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Congressman Rothman Questions Secretary of Defense Robert Gates and Admiral Michael Mullen, Chairman of the Joint Chiefs of Staff about the Middle East

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Location: Washington, DC

Congressman Steve Rothman (NJ-9), a member of the House Appropriations Subcommittees on Defense; and State and Foreign Operations, questioned Secretary of Defense, Robert Gates, and Admiral Michael Mullen, Chairman of the Joint Chiefs of Staff, at a hearing of the Appropriations Defense Subcommittee on March 2, 2011. The Congressman's questions centered on America's strategy regarding Iran's pursuit of a nuclear weapons capability, the U.S.-Israel alliance, and aid to Lebanon.

Exchange between Congressman Rothman, Secretary Gates, and Admiral Mullen:

Rep. Rothman:

Thank you, Mr. Chairman.

I just want to thank you, Secretary Gates and Admiral Mullen. I think history will record that you're two extraordinary Americans, probably the finest -- or among the finest who've ever held your respective positions.

I want to thank you for your personal courage and your professional courage in so many areas, as well as your thoughtfulness in so many areas, and your caring about our forces and their families. Which does not mean that you're overly touchy-feely, because I also believe you have created the most robust and lethal military on the face of the earth and in American history.

Let me go quickly to two questions if I can get them in. Last week, the Director of National Intelligence, Mr. Clapper, testified that Iran has the scientific and industrial capacity to eventually produce nuclear weapons.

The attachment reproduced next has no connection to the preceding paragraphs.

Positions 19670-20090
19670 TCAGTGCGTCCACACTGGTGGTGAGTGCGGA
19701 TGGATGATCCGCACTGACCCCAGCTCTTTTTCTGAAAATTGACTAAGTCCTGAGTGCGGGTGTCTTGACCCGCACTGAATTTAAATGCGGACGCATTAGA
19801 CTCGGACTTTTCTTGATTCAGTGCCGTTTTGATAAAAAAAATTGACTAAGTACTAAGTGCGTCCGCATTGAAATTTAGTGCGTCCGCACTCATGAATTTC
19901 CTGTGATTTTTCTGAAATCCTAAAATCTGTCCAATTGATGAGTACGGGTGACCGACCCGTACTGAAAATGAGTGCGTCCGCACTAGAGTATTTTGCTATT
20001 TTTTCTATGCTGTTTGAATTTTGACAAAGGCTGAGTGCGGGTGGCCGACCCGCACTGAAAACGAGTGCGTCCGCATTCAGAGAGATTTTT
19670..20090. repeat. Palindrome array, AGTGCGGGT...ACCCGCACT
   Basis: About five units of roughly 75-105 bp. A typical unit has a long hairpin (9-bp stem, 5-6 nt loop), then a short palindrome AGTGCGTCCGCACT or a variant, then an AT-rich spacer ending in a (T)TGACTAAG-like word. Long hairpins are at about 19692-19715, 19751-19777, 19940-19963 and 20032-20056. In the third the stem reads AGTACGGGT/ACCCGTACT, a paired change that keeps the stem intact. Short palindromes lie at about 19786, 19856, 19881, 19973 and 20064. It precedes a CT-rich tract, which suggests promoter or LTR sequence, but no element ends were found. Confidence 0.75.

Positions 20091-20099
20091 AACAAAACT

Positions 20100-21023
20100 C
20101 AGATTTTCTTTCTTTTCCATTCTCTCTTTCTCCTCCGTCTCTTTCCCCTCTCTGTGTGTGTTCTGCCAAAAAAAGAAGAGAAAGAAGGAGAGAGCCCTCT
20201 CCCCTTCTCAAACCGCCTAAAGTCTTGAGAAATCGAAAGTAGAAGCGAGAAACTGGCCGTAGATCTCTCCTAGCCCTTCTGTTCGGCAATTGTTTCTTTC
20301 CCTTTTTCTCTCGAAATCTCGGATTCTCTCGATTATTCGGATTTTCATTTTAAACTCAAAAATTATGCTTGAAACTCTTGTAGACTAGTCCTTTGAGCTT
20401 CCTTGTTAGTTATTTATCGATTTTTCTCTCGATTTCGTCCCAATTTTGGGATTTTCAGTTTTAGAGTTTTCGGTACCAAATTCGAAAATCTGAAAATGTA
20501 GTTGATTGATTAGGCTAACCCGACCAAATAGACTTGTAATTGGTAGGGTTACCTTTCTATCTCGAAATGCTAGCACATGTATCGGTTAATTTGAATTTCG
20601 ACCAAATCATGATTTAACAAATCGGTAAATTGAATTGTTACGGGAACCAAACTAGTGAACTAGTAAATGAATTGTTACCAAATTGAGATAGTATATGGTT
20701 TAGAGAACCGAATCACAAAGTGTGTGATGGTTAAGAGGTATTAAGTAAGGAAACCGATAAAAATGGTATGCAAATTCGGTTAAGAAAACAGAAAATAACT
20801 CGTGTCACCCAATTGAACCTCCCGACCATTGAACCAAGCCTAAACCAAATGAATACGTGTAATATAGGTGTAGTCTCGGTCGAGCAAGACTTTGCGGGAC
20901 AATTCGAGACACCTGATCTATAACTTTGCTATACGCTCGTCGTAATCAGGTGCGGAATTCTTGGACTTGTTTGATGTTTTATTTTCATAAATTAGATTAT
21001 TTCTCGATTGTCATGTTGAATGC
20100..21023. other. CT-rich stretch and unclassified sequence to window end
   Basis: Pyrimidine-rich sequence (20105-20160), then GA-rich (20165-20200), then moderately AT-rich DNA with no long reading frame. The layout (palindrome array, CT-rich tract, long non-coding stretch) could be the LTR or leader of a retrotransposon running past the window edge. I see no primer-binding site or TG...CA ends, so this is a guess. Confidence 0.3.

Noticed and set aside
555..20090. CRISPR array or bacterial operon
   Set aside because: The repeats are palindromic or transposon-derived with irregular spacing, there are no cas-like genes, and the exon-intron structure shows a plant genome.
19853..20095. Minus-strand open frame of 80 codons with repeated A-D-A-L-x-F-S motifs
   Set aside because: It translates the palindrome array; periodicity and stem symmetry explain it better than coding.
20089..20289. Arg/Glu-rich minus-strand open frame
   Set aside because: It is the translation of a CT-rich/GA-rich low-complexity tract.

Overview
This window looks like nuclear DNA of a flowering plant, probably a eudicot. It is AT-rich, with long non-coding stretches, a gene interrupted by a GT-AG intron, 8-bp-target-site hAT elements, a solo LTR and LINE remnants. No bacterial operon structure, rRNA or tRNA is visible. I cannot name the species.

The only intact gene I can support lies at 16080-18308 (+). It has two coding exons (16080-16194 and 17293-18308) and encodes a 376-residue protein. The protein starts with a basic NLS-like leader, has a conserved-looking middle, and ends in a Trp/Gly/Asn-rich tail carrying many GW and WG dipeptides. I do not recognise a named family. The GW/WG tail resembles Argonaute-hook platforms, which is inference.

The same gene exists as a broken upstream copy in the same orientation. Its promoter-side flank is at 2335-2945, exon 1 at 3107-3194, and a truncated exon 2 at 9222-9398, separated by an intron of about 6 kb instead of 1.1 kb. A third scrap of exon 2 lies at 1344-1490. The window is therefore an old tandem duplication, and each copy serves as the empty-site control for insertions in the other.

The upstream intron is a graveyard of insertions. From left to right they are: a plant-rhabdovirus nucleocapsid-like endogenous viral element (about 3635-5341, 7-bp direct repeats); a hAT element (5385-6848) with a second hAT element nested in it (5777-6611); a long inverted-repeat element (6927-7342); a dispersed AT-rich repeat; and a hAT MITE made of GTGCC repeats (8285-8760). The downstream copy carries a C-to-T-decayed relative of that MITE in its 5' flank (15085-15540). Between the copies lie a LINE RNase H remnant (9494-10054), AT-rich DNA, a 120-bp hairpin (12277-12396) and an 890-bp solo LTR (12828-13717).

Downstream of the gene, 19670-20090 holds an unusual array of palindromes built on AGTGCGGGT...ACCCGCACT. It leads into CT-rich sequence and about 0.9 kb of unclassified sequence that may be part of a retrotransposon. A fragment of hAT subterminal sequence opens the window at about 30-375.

Is it the policy of the United States still to prevent Iran from becoming a nuclear weapons-capable nation? And if so or if not, please advise me.

And if it's still our policy to prevent Iran from acquiring a nuclear weapons capability - I asked this two years ago and I got a yes answer from each of you gentleman - is the U.S. military, if given the order by the President, the Commander in Chief, capable of executing the actions necessary to prevent Iran from becoming nuclear-capable - nuclear weapons-capable?

Sec. Gates:

Iran acquiring nuclear weapons is unacceptable to the United States. And if the President should order we have the capability to take action.

Rep. Rothman:

Admiral Mullen, do you feel the same way?

Amb. Mullen:

I do.

Rep. Rothman:

Do you know if our policy is still to prevent Iran from becoming nuclear weapons-capable, gentlemen?

Sec. Gates:

The way I have heard it framed and - and maybe the admiral has a better memory than I do. But the way I've always heard it framed was, both in the Bush and the Obama administrations, is that Iran acquiring a nuclear capability is unacceptable to the United States.

Amb. Mullen:

And I - and I would agree with that.

Rep. Rothman:

Thank you, gentlemen.

Admiral Mullen, I believe you said - I believe the secretary shares these views, and if that's not true tell me, but I believe you do - I think the Admiral said keeping our military partnerships strong was essential.